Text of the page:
I grew up in Southern Idaho, a mile and a half from a small, ancient volcano that had blown a hole in the side of itself. “Tens of thousands of years ago,” they said. Mother even decorated parts of our yard with ancient volcanic rock. And when we three boys dug around we’d swear we’d find dinosaur eggs – rocks that had to have been! They were shaped just like what you’d think. (Only the latter evidence here is suspect.)
Idaho: The Gem State. Southern Idaho: the place where Yellowstone’s hot spot used to be, millions of years ago they say.
There was also a road sign on Highway 25, one of those historical markers, that talked about Prehistoric Man and ancient fossils. You’d face north east when you’d read the sign, out toward “Hunt”, a desolate, ancient desert wilderness filled with sagebrush and antelope.
I remember thinking as a small boy
about the expanse of time, wondering what my home in the Magic Valley of Idaho looked like thousands upon thousands of years ago when the Hagerman Horse plodded awkwardly along the Snake River.
These thoughts bounced around in my soul along with the questions I’d learn in Sunday School. (That is after all one of the great gifts we can offer in Sunday School – the question. It’s only in the presence of a question that faith can be lived by.)
Now, I don’t remember my teachers or pastors dwelling long on the “age of the earth,” which for many is a very big deal. Sometimes I recall feeling alright with a “young earth” idea; then later I’d feel alright with an “old earth” idea.
This past week, I’ve heard many folks ask, “So then, which is it? Is the earth 6,000 years old (4,000 post Noah’s Flood) or is it 4,530,000,000 years old?”
Who is right? What is true?
Genesis 1 is magnificent ancient Hebrew poetry (I’ve heard; I’m a poor novice with Biblical Hebrew). This poem has an ancient purpose, declaring, “God has made all that is and all that is God has made. What God has made is magnificent!”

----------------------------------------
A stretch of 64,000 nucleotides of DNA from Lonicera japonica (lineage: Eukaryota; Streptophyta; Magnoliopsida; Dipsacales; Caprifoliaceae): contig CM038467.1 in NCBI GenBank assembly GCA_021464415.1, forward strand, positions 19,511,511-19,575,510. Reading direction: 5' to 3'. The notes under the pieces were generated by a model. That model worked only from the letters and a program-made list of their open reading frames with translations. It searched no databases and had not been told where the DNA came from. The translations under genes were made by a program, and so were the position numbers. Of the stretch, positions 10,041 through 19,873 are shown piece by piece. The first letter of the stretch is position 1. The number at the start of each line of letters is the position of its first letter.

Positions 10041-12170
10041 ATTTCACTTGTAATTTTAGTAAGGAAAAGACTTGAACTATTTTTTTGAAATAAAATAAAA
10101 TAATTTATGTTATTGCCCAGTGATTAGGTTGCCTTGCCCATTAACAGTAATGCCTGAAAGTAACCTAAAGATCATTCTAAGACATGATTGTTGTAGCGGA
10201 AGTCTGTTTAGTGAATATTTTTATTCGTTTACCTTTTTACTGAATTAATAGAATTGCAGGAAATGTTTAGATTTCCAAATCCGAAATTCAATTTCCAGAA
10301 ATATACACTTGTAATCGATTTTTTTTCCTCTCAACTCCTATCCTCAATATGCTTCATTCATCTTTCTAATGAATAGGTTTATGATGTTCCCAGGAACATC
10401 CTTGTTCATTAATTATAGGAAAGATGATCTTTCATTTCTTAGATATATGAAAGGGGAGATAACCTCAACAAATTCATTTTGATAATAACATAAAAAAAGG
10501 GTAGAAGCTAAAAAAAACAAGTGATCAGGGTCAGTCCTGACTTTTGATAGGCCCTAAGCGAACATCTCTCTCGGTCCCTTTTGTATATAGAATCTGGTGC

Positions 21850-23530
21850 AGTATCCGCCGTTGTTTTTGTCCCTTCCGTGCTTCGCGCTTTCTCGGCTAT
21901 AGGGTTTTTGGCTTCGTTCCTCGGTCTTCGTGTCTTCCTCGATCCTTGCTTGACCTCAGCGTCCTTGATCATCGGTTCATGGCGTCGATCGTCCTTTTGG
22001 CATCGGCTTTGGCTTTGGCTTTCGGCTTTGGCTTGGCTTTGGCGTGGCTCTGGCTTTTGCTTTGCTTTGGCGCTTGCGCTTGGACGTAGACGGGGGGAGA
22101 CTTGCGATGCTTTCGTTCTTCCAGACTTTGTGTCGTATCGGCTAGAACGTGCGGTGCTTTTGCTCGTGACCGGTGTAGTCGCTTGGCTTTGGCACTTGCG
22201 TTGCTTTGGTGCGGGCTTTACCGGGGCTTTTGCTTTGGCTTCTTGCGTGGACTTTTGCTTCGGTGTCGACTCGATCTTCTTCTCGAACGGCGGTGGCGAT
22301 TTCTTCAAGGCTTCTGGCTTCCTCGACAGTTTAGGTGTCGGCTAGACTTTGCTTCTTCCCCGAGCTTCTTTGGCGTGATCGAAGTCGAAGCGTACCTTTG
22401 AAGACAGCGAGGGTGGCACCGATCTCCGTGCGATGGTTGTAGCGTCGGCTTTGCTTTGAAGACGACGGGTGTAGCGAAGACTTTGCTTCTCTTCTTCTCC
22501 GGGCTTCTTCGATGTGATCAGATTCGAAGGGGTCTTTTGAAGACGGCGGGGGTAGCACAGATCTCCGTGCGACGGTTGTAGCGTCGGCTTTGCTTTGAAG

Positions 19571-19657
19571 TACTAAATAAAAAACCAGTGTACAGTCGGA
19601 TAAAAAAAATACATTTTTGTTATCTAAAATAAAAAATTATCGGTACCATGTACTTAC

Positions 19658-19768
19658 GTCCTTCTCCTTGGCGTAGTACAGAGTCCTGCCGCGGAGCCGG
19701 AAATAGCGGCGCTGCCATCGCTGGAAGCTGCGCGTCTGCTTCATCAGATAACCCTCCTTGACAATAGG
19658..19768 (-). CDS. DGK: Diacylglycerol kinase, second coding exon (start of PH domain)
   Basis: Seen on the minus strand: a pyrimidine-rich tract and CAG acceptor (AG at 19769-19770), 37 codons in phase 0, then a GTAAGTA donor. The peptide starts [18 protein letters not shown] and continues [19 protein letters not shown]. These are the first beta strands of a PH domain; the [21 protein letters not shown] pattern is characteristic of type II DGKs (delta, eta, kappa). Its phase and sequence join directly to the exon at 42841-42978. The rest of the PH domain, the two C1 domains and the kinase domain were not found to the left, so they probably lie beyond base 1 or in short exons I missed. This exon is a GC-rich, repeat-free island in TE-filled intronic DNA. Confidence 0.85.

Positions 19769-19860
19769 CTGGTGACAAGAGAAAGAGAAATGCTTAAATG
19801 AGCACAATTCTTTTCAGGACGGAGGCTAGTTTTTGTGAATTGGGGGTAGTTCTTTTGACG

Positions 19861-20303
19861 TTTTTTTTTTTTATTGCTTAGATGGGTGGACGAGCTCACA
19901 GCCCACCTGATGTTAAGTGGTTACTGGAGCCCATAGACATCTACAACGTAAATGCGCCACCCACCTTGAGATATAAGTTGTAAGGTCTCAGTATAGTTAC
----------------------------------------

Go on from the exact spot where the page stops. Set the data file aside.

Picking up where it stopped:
To bring us along to the sheer beauty of this, I wonder if poetry is simply the only way to go. (It also works well for sharing such a story in a world where very few read. With little reading there’s little writing – stories are told and memorized for generations.)
And the rhythms of the narrative poem?
It’s set up to mark the lines between Israel and all other people groups. “Our God, the Only God, made it all on his own,” is the cry, (which still demands a growing understanding of the hebraic dignified plural statement, “We’ll make them in our image.” …strange but present.)
So, is it true? Yes, in a way that only a poem could say, we are brought to see that something was started by Someone, but like only a poem can offer, the immense details are left aside, for the point is the majesty and beauty of the event. Getting into the muck of details deflates the beauty in the moment.
Sure, exploring it all later is neat (and that’s the wonderful work of the sciences today, especially the literary and fine-arts sciences which need more credit regarding what they contribute to this question and pursuit), but the initial impact of the story is to draw us into what’s going on, into the majesty, into the sheer magnificence of watching an artist create their masterpiece step by step and we, mere kindergarteners, watch in awe.
That is most certainly true. And the test of how true we come to see it will always be imitation and nurture. If it’s “true”, we’ll imitate such creation. If it’s “true,” we’ll nurture and “garden” what is, what has been, and what is yet to come.
So then, I’ll ask you: Is it true?